Lastly, one word…Katrina
    http://seattletimes.nwsource.com/html/opinion/2017386389_guest01pastorek.html

    ___

    Your point about the rich v. poor is obvious, but hardly an argument against gutting needless bureaucracy. Katrina aftermath provides a very good model.

    Many more options, allow the S$$ to follow the child, gut the central spending, and support the more rapid creation of the best options.

    Assuming political will and the superior morality of funding children, we should be able to skip the hurricane.

    WRM didn’t post piles of data. He shouldn’t have to.

  • thibaud

    #1 Wigwag, as usual, nails it:

    “nothing works in urban districts because how the schools are organized and how much “freedom” teachers have are beside the point.

    “I grudgingly suspect that Charles Murray got it right; the problem in the urban environment is a downwardly mobile middle and working class that are not equipping the consumers of education (their children) with the skills necessary to excel in school. If Murray is correct, increasing parental choice and decentralization represent little more than putting the lunatics in charge of the asylum.”

    Murray is almost certainly correct. Our big problems are cultural in nature, nowhere more so than in primary and secondary education.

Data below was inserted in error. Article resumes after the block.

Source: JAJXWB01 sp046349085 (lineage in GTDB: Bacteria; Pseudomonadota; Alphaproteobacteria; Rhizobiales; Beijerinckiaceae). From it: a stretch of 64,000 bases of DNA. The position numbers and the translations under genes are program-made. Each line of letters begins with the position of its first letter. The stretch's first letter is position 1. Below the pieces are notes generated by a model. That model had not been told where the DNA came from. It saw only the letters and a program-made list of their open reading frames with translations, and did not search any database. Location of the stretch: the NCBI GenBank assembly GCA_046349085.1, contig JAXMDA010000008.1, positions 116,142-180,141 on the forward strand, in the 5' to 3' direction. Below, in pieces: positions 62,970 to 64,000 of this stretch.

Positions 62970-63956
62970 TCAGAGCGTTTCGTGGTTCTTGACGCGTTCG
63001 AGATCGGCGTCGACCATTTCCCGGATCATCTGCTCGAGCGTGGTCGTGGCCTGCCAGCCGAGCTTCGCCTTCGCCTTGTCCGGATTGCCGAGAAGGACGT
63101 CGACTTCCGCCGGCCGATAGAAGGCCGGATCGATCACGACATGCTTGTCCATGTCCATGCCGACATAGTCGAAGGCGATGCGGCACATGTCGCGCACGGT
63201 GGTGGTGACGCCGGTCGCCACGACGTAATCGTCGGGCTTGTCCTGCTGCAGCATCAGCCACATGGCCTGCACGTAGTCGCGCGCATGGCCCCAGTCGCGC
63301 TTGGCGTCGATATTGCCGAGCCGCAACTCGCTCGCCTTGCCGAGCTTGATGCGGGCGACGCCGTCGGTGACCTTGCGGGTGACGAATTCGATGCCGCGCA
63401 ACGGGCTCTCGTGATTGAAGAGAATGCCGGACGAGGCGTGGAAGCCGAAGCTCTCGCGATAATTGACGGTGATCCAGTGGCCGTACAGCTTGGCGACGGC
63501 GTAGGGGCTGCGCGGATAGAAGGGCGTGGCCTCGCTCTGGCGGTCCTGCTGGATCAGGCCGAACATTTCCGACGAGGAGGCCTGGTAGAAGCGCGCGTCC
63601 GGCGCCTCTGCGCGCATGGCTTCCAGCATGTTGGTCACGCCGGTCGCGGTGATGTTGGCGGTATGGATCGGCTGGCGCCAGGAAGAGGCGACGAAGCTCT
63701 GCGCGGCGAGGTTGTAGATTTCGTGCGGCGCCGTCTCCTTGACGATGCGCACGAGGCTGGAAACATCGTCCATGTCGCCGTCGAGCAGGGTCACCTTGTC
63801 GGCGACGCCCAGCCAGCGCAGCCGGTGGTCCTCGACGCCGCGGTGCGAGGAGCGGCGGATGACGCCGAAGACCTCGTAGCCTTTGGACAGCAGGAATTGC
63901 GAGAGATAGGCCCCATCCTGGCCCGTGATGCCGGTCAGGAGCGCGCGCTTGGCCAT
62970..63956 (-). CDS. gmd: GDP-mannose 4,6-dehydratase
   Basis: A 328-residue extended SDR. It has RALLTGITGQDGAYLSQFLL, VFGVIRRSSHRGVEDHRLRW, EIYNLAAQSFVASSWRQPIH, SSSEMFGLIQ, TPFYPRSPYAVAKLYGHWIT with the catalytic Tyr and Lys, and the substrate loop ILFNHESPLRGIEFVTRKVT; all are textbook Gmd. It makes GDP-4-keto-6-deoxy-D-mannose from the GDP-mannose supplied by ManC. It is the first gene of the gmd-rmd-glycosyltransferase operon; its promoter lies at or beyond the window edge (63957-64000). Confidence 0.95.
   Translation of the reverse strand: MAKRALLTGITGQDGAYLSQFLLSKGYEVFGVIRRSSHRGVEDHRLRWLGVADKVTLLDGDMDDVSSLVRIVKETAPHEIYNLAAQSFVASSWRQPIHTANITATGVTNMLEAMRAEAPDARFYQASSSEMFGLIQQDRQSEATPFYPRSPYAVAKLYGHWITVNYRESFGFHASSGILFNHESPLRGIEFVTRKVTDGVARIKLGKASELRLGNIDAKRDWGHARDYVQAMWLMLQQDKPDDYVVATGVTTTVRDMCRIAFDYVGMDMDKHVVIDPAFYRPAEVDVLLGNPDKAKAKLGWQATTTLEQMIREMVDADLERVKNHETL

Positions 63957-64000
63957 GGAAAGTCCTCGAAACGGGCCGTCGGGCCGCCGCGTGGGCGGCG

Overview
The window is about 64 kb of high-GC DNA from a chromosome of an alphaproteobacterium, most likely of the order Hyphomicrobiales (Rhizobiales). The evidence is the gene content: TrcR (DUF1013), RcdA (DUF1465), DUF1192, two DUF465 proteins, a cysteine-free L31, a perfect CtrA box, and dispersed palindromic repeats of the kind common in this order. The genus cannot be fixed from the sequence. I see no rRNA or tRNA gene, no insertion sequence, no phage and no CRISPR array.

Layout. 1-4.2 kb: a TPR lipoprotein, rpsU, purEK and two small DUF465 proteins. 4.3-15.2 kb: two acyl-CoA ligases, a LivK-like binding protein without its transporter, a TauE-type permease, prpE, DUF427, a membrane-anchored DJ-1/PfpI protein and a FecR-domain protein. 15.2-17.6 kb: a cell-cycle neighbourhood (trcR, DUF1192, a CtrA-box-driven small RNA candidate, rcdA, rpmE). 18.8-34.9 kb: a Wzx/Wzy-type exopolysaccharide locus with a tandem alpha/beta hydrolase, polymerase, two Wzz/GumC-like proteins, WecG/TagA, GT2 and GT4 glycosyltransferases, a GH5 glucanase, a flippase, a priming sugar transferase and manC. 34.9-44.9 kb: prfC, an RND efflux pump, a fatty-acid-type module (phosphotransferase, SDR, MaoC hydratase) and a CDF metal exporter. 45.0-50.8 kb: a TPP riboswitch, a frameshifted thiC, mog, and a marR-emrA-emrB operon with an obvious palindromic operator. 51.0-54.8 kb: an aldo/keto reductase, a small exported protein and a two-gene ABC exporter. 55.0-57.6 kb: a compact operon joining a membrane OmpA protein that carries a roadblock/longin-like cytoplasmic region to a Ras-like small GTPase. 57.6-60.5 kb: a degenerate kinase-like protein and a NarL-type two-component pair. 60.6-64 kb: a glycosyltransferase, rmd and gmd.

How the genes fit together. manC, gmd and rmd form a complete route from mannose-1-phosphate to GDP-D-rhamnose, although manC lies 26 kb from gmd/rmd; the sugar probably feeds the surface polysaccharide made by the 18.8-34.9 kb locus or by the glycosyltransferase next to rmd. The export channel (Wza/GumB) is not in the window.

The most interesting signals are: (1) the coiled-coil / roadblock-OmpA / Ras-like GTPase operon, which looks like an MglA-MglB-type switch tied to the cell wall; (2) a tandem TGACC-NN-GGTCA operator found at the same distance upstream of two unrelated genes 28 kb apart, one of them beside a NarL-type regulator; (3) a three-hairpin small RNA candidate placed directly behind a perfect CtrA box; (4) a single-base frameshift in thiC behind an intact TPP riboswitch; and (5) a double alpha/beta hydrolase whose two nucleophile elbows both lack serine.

• thibaud

    Looks like the interns are deleting posts now.

    In support of the argument that increasing choice and teacher flexibility will have little to no effect on LA school performance, I posted a link to the LA Unified subset of the Calif STAR Test Scores database, sortable by district/school, ethnicity, “economic disadvantage” etc.

    It shows that the elephant in the room is the imported underclass that now constitutes over SEVENTY PERCENT of LA Unified’s student population.

    This underclass racks up a failing/failure rate of about 50% in the earliest grades for both math and language arts, nearly 70% in upper grades for language arts, and over nearly 100% for HS students in math.

    Stop blaming the teachers and the administrators. The problems here are cultural and demographic.

    If you want to turn around the CA schools, then by far the most important thing to do is to stop importing an underclass of semiliterate or illiterate families that do not care about educational achievement.

  • Kris

    [email protected]: “If Murray is correct, increasing parental choice and decentralization represent little more than putting the lunatics in charge of the asylum.”

    Except that for the most part, they are not lunatic, but rather either lazy or incompetent (since we are being pejorative). Our alternatives are (i) increase parental responsibility, incentivizing them to improve in a sink-or-swim way, (ii) staying the course, which is clearly highly unsatisfactory, or (iii) going whole-hog paternalistic and turning children into practical wards of the state.